My Friendsgiving Flaws

Have you ever sat around a table with you all eyes on you? What about a situation where all eyes are on you and you have nothing to say? That’s what happened last Thursday at my “Friendsgiving.” If you have no clue what that is, let me explain.

Ready? It’s a Thanksgiving celebration with friends. Genius right?!

I love this holiday. It has my favorites things. Food, family, and food. Our family tradition involves each person sharing one thing from past year they are extremely grateful for. Friendsgiving did not disappoint.

My sister in law made guilt-free eggs cups with a side of yogurt and berries. The table was set beautifully with turkey shaped candles! We did what we’re best at…WE TALKED. My sil(sis in law) started with a bible verse and then posed questions for the group.

The questions prompted some silly responses. “Chocolate and peanut butter. Yup! Those are foods I am thankful for.” Here are a few in case you want to pick up our tradition and spark some convo around your table this week:

  • What are you most grateful for that brings beauty to your daily life?
  • What challenging experience has ended up changing your life for the better?
  • What place do you feel most grateful for? Why?
  • What act of kindness has made the greatest difference in your life?
  • What, from this year, do you feel most grateful for?

AND THEN….the question that stumped me and caused me to sit quiet at the table.

Is there a personal limitation or flaw that you’ve come to appreciate?

Woah, hold up! Are you really asking that? Pull out the therapy couch and start the timer. “I am not sure you want to open that can today Jen.”

You might have read that question and immediately had a response. If you are like me, personal limitations can be painfully obvious. But if I answered out loud I was admitting to something everyone else already saw in me and would probably confirm. That would have been hard. I know these things about myself but it will hurt if they know them too. I actually thought of several limitations, but I wasn’t sure I had accepted them yet. I sat silent, and took a pass.

I left Friendsgiving needing to reflect. I turned the radio off as I drove home and thought, “Why do I have such a hard time accepting my flaws?”

My mind immediately went back to my childhood. HEAR ME: I had a beautiful life. My parents both loved God and loved me and my sister unconditionally.  Life was good. But I’ve learned that every childhood comes with some sort of adult baggage.

We had more good days than bad. But the bad days involved a lot of screaming. That screaming affected me more than I realized. I am not a yeller. I do not like disorder or chaos. When the screaming between my sister and mom began, I retreated to my bedroom to hide. I cleaned and organized my room. I stared into my fish tank. I did whatever I could do to escape the craziness on the other side of the door. I couldn’t fix it, so I mentally and physically hid from it. When our family was attempting to work through it, I refused to share my feelings.  I chose to ignore those moments hoping that meant they never happened.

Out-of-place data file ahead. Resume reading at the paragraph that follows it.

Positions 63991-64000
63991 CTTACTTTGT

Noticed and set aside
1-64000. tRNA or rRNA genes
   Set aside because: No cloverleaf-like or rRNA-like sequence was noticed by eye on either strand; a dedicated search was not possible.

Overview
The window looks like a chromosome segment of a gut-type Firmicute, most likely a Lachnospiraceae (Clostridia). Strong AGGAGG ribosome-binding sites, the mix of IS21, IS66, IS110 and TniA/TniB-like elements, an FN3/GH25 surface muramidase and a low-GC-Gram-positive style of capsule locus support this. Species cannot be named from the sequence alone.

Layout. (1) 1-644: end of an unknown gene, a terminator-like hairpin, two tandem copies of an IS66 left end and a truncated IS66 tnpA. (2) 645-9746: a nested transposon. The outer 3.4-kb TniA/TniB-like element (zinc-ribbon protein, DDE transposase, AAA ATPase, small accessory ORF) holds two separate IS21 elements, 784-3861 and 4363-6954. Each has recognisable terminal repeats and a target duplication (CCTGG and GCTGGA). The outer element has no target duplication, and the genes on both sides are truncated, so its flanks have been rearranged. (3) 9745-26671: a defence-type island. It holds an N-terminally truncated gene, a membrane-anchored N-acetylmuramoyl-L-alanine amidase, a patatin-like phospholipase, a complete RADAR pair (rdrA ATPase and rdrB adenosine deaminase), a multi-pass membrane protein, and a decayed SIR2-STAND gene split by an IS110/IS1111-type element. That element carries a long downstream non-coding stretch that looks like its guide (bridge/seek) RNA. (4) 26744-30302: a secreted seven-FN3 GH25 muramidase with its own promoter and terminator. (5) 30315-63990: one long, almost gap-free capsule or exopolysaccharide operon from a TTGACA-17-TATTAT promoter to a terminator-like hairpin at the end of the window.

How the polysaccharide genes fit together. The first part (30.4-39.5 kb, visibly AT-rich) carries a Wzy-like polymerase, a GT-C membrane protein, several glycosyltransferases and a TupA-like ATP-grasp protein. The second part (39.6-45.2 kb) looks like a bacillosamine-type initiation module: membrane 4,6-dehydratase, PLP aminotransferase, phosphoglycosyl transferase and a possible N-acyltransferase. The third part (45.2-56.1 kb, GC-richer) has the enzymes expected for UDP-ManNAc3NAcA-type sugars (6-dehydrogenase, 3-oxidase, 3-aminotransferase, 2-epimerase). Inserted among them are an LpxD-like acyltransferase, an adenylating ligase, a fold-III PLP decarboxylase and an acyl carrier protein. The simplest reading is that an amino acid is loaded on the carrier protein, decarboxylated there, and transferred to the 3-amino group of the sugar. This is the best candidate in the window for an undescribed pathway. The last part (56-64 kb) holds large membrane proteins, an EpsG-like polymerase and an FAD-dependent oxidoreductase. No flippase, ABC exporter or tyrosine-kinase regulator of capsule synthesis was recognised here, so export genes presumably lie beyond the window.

Some of those screaming matches would occur on the way to church. It was amazing how inside the 4 doors of our Ford Taurus it was a war zone and yet the minute we stepped out and walked into church our faces were all smiles. An outsider would look at our family and wish for what they thought we were. I knew the secret. We were not perfect.

I learned something at a young age I carried with me into adulthood.  It’s okay to be imperfect.  Just don’t let anyone know. What they don’t know, wont hurt. Our family actually worked out those issues together. Years of counseling did help. But I clung to the need to hide my problems. I remember leaving a local therapist at 9 years old and hiding under my sweatshirt so no one would recognize me. I was ashamed of my family’s dysfunction. If no one knew, it never existed. DING FREAKING DING.

That 20 minute drive from my SIL’s house allowed for this aha moment and I was finally able to answer the question I passed on earlier. My flaw? I’m a hider. I run from conflict and I have a really hard time embracing my imperfections. BUT GOD IS FAITHFUL.

So if anyone is in Christ, there is a new creation: everything old has passed away; see, everything has become new- 2 Corinthians 5:17

I have hope because I can grow from my sin, accept my flaws and become a new, better, version of me. Did he say perfect? No! I can release the expectation of perfection and walk with imperfect confidence. How have I learned to accept this flaw?

I decided a few years ago that I would live my life out loud and on line. I’m learning the “social media me,” is a few steps ahead of the “face to face me.” I have the opposite problem that most folks complain of when they talk about social media posting.  I share the good, the bad, and a lot of what I find is ugly in me. I’m all about sharing and showing my imperfections ( I do believe in great filters and apps that help smooth some of my pimples and wrinkles.-hey, I am a work in progress). But as I learned at Friendsgiving, my face-to-face me isn’t willing to share it all with those closest to me.

So it’s time for me to catch up with me. Running and hiding from the things that are imperfect can no longer be a part of my character.

What about you? Are you aware of your flaws and limitations? I think you are. Are you hiding like I have been? DON’T.  It holds you back from becoming the perfectly imperfect you. We are unique and beautiful, flaws and all.


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